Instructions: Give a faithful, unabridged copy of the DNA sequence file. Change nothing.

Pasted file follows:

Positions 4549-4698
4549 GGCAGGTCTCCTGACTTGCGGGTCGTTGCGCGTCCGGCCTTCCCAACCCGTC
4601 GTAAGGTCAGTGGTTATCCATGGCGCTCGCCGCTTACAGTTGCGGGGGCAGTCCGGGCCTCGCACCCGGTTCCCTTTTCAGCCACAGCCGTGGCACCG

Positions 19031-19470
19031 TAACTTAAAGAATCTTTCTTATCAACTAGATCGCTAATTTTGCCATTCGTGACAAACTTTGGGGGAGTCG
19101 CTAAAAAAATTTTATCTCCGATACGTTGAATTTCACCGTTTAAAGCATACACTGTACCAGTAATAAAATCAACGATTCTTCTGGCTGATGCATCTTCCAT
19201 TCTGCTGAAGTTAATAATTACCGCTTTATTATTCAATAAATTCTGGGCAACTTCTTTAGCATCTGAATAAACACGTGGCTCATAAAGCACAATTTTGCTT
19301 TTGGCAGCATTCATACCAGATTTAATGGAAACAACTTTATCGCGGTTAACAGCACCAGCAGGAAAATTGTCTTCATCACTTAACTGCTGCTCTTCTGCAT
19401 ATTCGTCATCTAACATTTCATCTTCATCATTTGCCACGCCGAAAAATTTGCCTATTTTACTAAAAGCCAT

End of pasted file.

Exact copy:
Positions 4549-4698
4549 GGCAGGTCTCCTGACTTGCGGGTCGTTGCGCGTCCGGCCTTCCCAACCCGTC
4601 GTAAGGTCAGTGGTTATCCATGGCGCTCGCCGCTTACAGTTGCGGGGGCAGTCCGGGCCTCGCACCCGGTTCCCTTTTCAGCCACAGCCGTGGCACCG

Positions 19031-19470
19031 TAACTTAAAGAATCTTTCTTATCAACTAGATCGCTAATTTTGCCATTCGTGACAAACTTTGGGGGAGTCG
19101 CTAAAAAAATTTTATCTCCGATACGTTGAATTTCACCGTTTAAAGCATACACTGTACCAGTAATAAAATCAACGATTCTTCTGGCTGATGCATCTTCCAT
19201 TCTGCTGAAGTTAATAATTACCGCTTTATTATTCAATAAATTCTGGGCAACTTCTTTAGCATCTGAATAAACACGTGGCTCATAAAGCACAATTTTGCTT
19301 TTGGCAGCATTCATACCAGATTTAATGGAAACAACTTTATCGCGGTTAACAGCACCAGCAGGAAAATTGTCTTCATCACTTAACTGCTGCTCTTCTGCAT
19401 ATTCGTCATCTAACATTTCATCTTCATCATTTGCCACGCCGAAAAATTTGCCTATTTTACTAAAAGCCAT